[Skip to Content]

24 March 2014

Get this, get more leaders

Get this, get more leaders

I have never met a pastor who has too many leaders in their church. For all of us, the issue is the one that Jesus faced in Matthew 9:37: "The harvest is plentiful but the workers are few." But whereas Jesus said this before raising up a mighty army of leaders, our problem never seems to go away. We still lack enough good leaders. I think I can see the problem. I'm becoming more and more convinced that the number of leaders in our churches reveals what we really think of God.

Jesus entrusted leadership of the early Church to a loud-mouth who denied him when the going got tough. He entrusted his great revelation of what will happen throughout AD history to a man with such a short temper that he nicknamed him "the son of thunder". He entrusted the evangelisation of the subcontinent of India to doubting Thomas. What was he thinking? He grasped something which too many of us have forgotten. We need to rediscover it, because it turned Peter, John and Thomas into world-changing leaders in God's hands.

Jesus never looked at an individual and asked 'can this person do the job?' He always looked at them and asked 'what could God do through this person if He lived inside them through His holy spirit?' When was the last time that you asked that question about the people in your church? I've started asking it and it's nothing short of revolutionary.

The apostle Paul asked this question. He didn't just preach a gospel of grace for forgiveness. He also preached a gospel of grace for leadership gifting. He had never ceased to marvel at all that God had been able to accomplish through him, repeating three times to the churches at Antioch and Jerusalem that his fruitfulness was only ever "what God had done"by "the grace of God"(Acts 14:26-27, 15:4, 15:12, 15:40). Because he never forgot that his own achievements were the result of the grace of God, he never seemed to doubt that God's grace was for other people too.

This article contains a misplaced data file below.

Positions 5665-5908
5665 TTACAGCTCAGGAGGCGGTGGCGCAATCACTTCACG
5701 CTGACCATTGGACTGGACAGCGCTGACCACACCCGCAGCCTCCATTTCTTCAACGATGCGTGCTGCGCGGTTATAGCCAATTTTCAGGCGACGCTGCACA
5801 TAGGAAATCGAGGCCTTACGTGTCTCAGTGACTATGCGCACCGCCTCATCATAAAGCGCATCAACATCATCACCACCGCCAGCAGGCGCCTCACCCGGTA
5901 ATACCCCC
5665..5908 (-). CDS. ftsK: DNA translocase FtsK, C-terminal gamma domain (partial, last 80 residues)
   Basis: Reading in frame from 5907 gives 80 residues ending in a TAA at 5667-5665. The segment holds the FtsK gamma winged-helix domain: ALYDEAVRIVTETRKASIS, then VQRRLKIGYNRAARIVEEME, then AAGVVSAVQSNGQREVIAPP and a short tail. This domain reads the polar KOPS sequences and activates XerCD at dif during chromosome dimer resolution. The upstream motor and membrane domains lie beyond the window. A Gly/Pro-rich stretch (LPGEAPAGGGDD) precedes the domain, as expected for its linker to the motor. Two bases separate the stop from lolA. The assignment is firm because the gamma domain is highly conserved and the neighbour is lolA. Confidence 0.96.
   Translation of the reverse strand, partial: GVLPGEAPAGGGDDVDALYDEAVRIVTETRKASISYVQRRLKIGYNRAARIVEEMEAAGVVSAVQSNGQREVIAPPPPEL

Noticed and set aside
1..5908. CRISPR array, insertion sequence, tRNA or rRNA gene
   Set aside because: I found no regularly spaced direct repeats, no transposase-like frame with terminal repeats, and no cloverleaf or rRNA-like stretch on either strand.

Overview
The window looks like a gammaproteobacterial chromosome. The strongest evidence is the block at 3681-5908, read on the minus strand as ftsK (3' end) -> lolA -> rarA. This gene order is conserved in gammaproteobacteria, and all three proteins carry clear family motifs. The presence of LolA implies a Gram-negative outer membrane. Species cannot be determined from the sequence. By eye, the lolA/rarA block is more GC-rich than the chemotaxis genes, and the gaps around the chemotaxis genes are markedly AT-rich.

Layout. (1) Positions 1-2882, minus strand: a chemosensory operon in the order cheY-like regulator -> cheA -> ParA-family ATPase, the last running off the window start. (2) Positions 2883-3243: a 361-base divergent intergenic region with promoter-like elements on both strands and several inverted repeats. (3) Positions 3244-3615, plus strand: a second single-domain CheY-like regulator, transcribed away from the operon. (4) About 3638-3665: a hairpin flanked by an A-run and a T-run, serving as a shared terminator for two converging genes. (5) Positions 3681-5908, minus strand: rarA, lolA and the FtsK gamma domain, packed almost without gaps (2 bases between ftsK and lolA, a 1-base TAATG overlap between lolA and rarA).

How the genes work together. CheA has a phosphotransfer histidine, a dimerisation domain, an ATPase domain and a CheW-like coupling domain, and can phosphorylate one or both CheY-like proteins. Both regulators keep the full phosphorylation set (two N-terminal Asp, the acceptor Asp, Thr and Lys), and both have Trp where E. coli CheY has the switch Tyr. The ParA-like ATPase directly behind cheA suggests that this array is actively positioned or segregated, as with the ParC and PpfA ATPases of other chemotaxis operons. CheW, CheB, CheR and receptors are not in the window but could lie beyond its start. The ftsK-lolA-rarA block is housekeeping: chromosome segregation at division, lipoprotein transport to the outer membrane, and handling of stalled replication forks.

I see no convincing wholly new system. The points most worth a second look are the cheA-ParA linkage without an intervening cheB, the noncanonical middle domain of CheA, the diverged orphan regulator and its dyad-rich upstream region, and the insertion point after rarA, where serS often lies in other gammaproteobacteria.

A lot of Christian leaders stumble at this hurdle. They believe that God can use ordinary people like themselves, but they haven't the same faith to hand their work over to others. They see faults and flaws and a thousand different reasons why it is not yet time to trust those around them to continue what they have started. They consign themselves to mediocrity because they haven't faith to multiply new leaders in their stead. They have forgotten what Paul knew – that: "I planted the seed … but God made it grow. So neither he who plants nor he who waters is anything, but only God, who makes things grow" (1 Corinthians 3:6-7).

This insight enabled Paul to appoint relatively new converts as elders in Galatia in Acts 14:23, committing them "to the Lord, in whom they had put their trust".It enabled him to appoint new converts as elders in Crete in Titus 1:4-5 because he believed that "grace and peace from God the Father and Christ Jesus our Saviour"is a gift for everyone. We, on the other hand, have forgotten this insight and so we overwork and underachieve for God. The evangelisation of the world depends on our rediscovering a simple truth: God's grace is for other people too.

So, is your church a bit like a football match – a handful of tired people run backwards and forwards, watched by a crowd of spectators who could really use some exercise? Then perhaps God is speaking to you now. A lack of leaders is often a sign that we think too little of God and too much of ourselves. Instead of asking 'what could this person do?' let's start asking the question that Jesus asked instead: 'What could God to through this person by His holy spirit?'

Phil Moore leads Everyday Church, a multi-venue church which reaches into three boroughs of London, UK

Permissions: Articles published in idea may be reproduced only with permission from the Editor and must carry a credit line indicating first publication in idea. About idea Magazine
For advertising details please contact Candy O'Donovan - c.odonovan@eauk.org or 020 7520 3846